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Quick cook!

Simple chicken-pepper wrap

Being alone with two kids means finding a way to prepare meals quickly and without fuss, preferably in under 30 minutes! In between making sure that Eva isn’t up to her nonsense, looking at reviews on term life insurance without medical examination, Noah fussing in the bouncer and well, trying to make sure that we still eat well and healthily, I came up with a simple chicken-pepper wrap.

No real recipe here – just stir fry cubes of chicken fillet with onions and red bell peppers together with garlic powder. Finish off with chopped spring onions and serve up in a wrap! Not my finest but hey, no complaints from Eva and well, it gets the job done. Hehehe.

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Meat with leek, tomato & mushroom pie

Meat with leek, tomato & mushroom pie

Another one of those hearty yet light dishes which is great on a cold autumn evening. It’s pretty easy to whip up – I started working on this at 5pm and by 6pm, it was all set for the dining table to be consumed. No leftovers too! Everyone loved how this dish turned out.

The pastry must be rolled to the right thickness – too thin and it’ll break during the transfer, too thick and it won’t taste right. The addition of cherry tomatoes directly into the dish and not into the pan to cook makes the resulting sauce/juice oozing from the pie sweeter and all the more fragrant. Feel free to try this with seafood, fish and other meats as well as other vegetables like potato, zucchini, eggplant and carrots. Definitely a keeper!

Meat with leek, tomato & mushroom pie

Ingredients

(A) Pastry
Approx 80-100 gms plain flour
Approx 40-50 gms butter – cubed
A sprinkle of ice cold water

(B) Filling
Some fresh button mushrooms – quartered
2 medium sized leeks
About 1 cup cherry tomatoes
Some chicken breast – skinless and cubed
Some mince beef
A handful of smoked pork belly
Salt & pepper to taste / Vegetable stock cube
Egg yolk (for glazing)

Method

  1. Prepare the pastry by mixing in the butter with the flour until they resemble breadcrumbs. Add in some water to bind into a firm dough. Place aside in the fridge.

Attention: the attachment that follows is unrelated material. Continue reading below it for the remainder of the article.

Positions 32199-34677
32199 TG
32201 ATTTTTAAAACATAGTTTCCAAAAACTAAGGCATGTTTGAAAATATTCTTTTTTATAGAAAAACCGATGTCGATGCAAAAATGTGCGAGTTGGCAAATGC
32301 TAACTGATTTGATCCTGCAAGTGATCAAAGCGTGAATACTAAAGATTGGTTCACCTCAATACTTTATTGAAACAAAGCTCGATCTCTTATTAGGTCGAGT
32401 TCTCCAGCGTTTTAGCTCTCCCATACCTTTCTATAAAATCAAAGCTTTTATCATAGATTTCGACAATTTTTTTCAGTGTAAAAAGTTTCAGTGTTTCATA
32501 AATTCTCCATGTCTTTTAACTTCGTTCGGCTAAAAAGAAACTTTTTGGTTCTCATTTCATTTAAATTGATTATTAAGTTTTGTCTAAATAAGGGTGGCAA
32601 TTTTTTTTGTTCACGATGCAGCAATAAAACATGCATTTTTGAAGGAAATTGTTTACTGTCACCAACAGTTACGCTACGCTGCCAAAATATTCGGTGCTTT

2. In a pan, add some oil before tossing in the leeks and smoked pork belly. Fry until fragrant and the leeks slightly burnt/caramelized before adding in the mushroom, beef, chicken and the stock cube. Fry until the meat is semi-cooked before putting aside.
  3. In an ovenproof dish, toss in the cherry tomatoes before spreading the filling over. Remove the pastry dough from the fridge and roll out until it reaches the size needed to cover the dish.
  4. Place the dough over the dish and seal the edges before trimming off the excess. Remember to slit the top to allow steam to escape.
  5. Brush some egg yolk over the pastry and bake in a preheated oven at 200°C for 20-25 minutes or until the pastry is golden brown. Serve warm as is or with a serving of French loaf to soak up the excess juices.
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Simple beef stew

I am beginning to fall in love with my pressure cooker and stews. Earlier, I have been busy cooking up beef bourguignon, Italian-styled beef stews and even vegetable soups, experimenting with spices and wines. Even Eva felt that they were yummy – “C’est bon!” she declares. Then again, just about nearly everything is yummy – except that cake I made previously (she refused to touch it – LOL – a testament of what a disaster it was).